What is a good new model for masculinity? The answer to this will end up quickly fracturing due to the misconception of what is actually being addressed. The conversation may promptly turn to the identity of men when men don’t need a new identity or aesthetic. The answer to the question pertains to a new rule of conduct … a new procedure … a new model.
When people criticize toxic masculinity, it’s not because of the unbiased qualities of masculinity. They are not critical of that aspect. The condemnation is toward the valuation system, ideals, and rewards. The toxic masculinity model’s expectations are not fair, are impractical, and are unhealthy.
This toxic masculinity model gives men a basis of how to assess how they are, how they will get treated by others (and how to treat others), and how they will ascertain the rewards to expect for performing well in society. And all this boils down to worth. This worth is not self-worth or even self-esteem.
This worth culminates into a toxic effort to be worthy of recognition and praise from others in society. It’s a ‘look at me’ attempt to fit in, be desired and emulated, and be respected. Sure, those are natural and human instincts, but the key is WHAT information men are being fed. What information is being fed to men regarding what makes them attractive, successful, or desirable? What information is being fed to men regarding what makes them pathetic, unworthy, and unnecessary? This point is where toxic patterns take hold.
Traditional masculinity is rooted in competition and domination – and then wanting praise for it. There’s a theory that masculinity is always being in competition with other masculinities, and men will always want to reach the highest masculinity even though they will never get there. Boom! This is how toxic masculinity originates — through competition and domination.
Think about all of the men in the world. Some are more successful than others, some have a higher social status, and some have higher respect from others. Men strive to gain these attributes to some degree and will imitate what these ‘successful’ men are doing. And some of these men are doing things the old way, the toxic way, the way of the toxic model.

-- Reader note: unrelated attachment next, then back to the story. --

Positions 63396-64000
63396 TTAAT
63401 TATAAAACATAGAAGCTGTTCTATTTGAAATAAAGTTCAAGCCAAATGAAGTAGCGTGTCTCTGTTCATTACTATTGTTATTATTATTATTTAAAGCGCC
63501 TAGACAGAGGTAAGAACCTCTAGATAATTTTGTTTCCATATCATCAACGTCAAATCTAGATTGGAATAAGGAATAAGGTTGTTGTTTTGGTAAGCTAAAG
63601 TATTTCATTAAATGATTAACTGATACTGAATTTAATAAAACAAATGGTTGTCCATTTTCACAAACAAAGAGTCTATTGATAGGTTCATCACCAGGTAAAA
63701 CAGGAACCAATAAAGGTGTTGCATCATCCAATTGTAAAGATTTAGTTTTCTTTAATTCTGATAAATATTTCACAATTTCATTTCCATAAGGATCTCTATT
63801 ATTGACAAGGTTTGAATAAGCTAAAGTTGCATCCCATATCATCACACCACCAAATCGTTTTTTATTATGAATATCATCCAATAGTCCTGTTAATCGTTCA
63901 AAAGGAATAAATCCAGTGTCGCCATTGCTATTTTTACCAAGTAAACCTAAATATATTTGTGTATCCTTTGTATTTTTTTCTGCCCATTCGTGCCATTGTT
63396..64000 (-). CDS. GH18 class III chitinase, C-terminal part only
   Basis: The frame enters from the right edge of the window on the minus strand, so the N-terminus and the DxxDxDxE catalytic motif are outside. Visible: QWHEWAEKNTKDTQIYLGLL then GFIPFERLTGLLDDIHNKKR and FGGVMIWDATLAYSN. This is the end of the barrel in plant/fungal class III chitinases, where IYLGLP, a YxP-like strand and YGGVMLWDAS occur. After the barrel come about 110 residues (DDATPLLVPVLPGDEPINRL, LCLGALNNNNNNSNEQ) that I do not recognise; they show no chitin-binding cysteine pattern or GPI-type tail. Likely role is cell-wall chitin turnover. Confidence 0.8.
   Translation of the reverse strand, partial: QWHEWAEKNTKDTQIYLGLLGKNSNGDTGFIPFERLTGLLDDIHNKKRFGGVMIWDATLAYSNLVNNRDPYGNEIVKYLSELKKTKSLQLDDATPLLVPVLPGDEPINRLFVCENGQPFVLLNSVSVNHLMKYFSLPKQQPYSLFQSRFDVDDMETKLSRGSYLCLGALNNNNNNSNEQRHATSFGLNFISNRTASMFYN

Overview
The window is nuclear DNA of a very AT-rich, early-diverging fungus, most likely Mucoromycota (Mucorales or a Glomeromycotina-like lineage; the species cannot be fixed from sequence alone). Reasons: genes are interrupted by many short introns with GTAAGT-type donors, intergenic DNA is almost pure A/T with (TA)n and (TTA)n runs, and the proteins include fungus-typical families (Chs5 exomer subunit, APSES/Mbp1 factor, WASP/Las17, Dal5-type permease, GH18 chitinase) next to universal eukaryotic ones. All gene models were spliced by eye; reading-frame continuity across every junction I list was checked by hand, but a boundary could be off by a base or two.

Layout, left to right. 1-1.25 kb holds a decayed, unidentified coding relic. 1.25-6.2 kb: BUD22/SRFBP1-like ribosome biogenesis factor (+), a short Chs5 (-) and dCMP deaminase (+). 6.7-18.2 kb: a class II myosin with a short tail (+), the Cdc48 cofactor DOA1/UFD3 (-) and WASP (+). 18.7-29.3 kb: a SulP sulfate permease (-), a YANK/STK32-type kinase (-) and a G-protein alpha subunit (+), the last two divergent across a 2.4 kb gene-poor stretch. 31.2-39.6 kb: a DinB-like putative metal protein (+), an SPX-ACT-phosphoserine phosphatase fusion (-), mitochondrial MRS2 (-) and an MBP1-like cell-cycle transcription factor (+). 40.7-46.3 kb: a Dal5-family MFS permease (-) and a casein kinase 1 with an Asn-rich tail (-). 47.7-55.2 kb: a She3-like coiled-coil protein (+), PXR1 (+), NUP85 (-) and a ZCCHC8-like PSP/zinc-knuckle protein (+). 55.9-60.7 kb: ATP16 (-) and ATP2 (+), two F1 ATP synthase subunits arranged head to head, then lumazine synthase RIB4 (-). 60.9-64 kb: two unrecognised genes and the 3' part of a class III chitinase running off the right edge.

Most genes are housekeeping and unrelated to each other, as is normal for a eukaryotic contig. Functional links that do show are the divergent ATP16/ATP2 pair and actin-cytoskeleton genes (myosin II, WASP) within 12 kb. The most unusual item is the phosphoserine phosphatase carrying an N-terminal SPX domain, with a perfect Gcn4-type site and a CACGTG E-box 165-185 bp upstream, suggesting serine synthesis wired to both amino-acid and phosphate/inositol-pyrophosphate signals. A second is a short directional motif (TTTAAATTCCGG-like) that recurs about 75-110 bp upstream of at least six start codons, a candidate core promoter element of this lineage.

Aragorn II Elessar of The Lord of the Rings is strong, wise, and capable but doesn’t go out of his way to make a point of it. He’s a phenomenal leader but doesn’t force everyone to follow him. He steps up and takes care of situations and people. He’s not afraid to weep or express his love, even to friends. He’s well-read, bilingual, and tolerant of other cultures and people. He can sing and quote poetry and is phenomenal with animals. He’s genuinely humble and knows who he is and what is important. He helps others grow and feel safe.
Many think ‘no’ rules is what’s the best for men – that they should do whatever they want. That is impossible because any system that provides value will reward some but not all. So, any trait that could be regarded as honorable will have some men unable to get or have it at no fault of their own. Expectations should not be destroyed.
I am a man, and I want to continue to be a man, so I want to see examples of how to be successful in our society. The ‘nice guy’ model was terrible and didn’t succeed in countering male aggression. The ‘slacker’ model tried to counter masculinity as a successful worker but failed because it didn’t care about work, hygiene, and human connection.
What is a non-toxic model for masculinity? Men have been told since a young age that if they do XYZ, they would be loved, revered, and esteemed, but now men are being told the exact opposite. What should they do instead if they want to be a good man? What does this model look like?
An episode featured a big, older, more experienced guy who observed his opponent struggling to twist some metal because he wasn’t heavy enough to apply the necessary force. The big guy stopped his own work to help the guy struggling. Ultimately, the big guy was eliminated because he didn’t have time to finish his own blade. But he wasn’t upset. With true sportsmanship, he congratulated the other competitor and walked out. In the midst of a competition, being selfless and looking for another craftsman takes true integrity and positive masculinity.